9 Items People Always Forget to Pack, According to Flight Attendants
When it comes to carry-on essentials, flight attendants are the ultimate experts.
It’s a travel scenario we’re all familiar with: You make it through the airport, board your plane, settle into your seat, and…suddenly realize you left something at home. It may something replaceable like a phone charger or toothbrush, but it’s still incredibly annoying to be stuck in the air without those essentials.
While you can easily make a packing list (and check it twice), there are still some basic items that travelers usually forget to throw in their carry-on bags. But what are the things people almost always forget to pack? To get some answers, we reached out to a few flight attendants with 26 years of combined experience. After so much time in the sky, they have heard every complaint and dealt with every request, and they were gracious enough to share their knowledge with us.
Read on for their carry-on packing tips, and be sure to revisit this list before your next flight.
“Water bottles are the most useful item that passengers forget or don’t think to bring,” says Sarah McWilliams-Guerra, who was a Delta Air Lines flight attendant for seven years before launching her own travel website, Airplane Mode. “By bringing an empty water bottle through security, passengers can fill up their bottle in the airport and not rely on anyone else if they’re thirsty or need water.”
McWilliams-Guerra says that while flight attendants can usually accommodate requests for water, many budget airlines don’t include free drinks. To avoid paying a hefty fee or having to wait to quench your thirst, bring your own travel-friendly water bottle—you can even find collapsible bottles that hardly take up any space in your bag.
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Blankets & pillows
Ask any flight attendant and they’ll tell you: It’s impossible to please everyone on the plane. “One passenger will be hot and the other cold,” says Steven Daniel, who has worked on SkyWest Airlines for the past two years. “It’s important to bring your own blankets and pillows for your comfort.”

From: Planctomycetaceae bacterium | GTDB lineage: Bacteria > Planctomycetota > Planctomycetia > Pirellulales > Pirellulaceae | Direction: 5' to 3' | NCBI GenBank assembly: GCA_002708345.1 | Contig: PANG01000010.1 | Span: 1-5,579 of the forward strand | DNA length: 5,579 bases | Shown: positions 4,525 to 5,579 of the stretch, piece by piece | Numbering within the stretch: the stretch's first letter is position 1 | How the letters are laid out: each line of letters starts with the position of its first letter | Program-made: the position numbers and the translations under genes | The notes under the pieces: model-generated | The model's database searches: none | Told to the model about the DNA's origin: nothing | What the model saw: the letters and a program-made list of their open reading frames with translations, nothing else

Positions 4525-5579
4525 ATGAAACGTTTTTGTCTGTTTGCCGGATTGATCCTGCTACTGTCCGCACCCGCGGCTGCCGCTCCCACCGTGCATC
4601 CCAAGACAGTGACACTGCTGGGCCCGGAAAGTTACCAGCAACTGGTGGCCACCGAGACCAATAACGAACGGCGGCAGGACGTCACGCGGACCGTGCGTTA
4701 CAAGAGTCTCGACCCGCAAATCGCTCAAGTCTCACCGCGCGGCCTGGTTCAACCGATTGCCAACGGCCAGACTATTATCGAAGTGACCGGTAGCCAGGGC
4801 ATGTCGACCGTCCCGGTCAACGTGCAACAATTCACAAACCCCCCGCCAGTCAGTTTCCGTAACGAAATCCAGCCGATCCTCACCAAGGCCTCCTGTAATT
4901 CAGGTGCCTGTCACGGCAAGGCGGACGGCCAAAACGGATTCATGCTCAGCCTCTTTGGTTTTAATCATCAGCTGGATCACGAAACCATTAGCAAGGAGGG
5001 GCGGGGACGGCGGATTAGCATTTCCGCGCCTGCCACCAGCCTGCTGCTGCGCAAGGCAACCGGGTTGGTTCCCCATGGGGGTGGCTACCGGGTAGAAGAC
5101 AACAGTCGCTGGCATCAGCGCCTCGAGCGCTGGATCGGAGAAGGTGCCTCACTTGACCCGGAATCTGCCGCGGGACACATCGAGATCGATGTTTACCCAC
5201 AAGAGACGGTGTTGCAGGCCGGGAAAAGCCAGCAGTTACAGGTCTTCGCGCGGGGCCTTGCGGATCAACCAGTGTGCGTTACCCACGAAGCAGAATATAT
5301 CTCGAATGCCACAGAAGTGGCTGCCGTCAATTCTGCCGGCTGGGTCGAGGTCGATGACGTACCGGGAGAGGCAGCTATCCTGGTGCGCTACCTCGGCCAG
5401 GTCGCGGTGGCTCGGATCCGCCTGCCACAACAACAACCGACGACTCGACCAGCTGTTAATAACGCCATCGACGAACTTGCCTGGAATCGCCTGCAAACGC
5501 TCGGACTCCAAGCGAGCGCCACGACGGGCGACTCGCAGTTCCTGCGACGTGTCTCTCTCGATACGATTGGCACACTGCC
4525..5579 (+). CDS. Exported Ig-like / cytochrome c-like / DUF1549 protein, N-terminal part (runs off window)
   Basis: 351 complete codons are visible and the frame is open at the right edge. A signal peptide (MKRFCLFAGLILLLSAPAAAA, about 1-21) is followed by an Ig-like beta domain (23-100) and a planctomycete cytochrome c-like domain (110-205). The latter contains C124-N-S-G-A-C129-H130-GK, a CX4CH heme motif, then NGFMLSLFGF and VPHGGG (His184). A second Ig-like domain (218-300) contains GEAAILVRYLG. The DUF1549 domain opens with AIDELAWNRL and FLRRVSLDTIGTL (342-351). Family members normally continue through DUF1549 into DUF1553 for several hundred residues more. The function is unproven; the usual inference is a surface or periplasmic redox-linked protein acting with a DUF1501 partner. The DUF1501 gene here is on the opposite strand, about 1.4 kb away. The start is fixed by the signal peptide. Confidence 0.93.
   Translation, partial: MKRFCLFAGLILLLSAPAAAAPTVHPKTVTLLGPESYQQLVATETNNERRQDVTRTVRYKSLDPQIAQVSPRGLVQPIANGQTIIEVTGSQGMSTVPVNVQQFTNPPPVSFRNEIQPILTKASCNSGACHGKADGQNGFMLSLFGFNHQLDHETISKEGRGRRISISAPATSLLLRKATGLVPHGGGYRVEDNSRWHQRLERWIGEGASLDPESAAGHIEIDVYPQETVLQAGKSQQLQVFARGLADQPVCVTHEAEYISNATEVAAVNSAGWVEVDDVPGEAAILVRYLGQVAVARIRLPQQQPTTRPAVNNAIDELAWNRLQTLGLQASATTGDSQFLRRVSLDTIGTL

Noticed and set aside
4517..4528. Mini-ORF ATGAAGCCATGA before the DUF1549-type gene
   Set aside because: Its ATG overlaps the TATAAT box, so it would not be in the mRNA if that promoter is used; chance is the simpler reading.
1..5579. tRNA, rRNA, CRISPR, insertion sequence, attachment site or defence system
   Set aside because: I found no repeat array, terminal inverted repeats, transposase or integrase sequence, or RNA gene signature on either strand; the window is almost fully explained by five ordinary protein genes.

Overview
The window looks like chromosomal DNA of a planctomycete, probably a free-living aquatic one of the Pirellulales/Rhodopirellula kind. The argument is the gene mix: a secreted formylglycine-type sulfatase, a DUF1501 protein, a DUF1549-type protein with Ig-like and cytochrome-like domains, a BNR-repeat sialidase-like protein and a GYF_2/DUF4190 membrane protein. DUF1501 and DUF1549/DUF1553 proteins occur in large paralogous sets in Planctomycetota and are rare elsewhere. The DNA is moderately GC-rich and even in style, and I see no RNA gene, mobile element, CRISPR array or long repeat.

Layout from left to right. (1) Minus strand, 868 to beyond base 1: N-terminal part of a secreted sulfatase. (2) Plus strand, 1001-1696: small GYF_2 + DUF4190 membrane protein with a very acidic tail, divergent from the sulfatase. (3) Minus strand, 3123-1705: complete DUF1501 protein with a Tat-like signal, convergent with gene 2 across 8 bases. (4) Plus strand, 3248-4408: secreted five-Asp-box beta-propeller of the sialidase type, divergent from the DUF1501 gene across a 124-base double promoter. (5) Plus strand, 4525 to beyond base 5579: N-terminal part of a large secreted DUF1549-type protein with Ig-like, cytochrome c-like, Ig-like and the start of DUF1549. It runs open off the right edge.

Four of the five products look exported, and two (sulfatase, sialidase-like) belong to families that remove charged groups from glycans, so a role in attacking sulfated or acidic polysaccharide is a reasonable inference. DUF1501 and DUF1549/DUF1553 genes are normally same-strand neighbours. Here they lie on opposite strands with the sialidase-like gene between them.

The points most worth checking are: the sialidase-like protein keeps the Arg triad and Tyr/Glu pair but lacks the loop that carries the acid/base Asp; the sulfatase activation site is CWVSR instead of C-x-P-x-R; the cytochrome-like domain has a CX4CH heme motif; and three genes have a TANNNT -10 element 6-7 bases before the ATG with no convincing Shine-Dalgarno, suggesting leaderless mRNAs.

You obviously don’t want to fill up your carry-on with bulky bedding, so make sure to look for compact, travel-sized blankets and pillows. Many popular travel blankets fold down to a fraction of their full size, while the best pillows are lightweight while still providing ample neck support.
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If the past few years have taught us anything, it’s that you can never be too cautious when it comes to germs—especially on airplane armrests and tray tables. “Due to COVID, many passengers come on the plane asking for Clorox wipes,” says Emily Kuhn, a Southwest Airlines flight attendant with more than eight years of experience. “Most airlines provide small hand wipes, but never enough for an entire flight.”
She suggests packing a small amount of disinfecting wipes in a Ziplock bag or buying a few individually wrapped wipes for your flight. Just be sure to use products with at least 70% alcohol to truly get rid of germs, per the CDC’s advice.
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“As a flight attendant, I never know what city/state I may visit the next day as my schedule is quick to change,” says Daniel. “I always try to prepare by bringing items for all types of weather.” He often hears passengers complain that they forgot their umbrellas or rain jackets when they land in a rainy location—it’s best to look up your destination’s weather forecast before your flight and pack accordingly.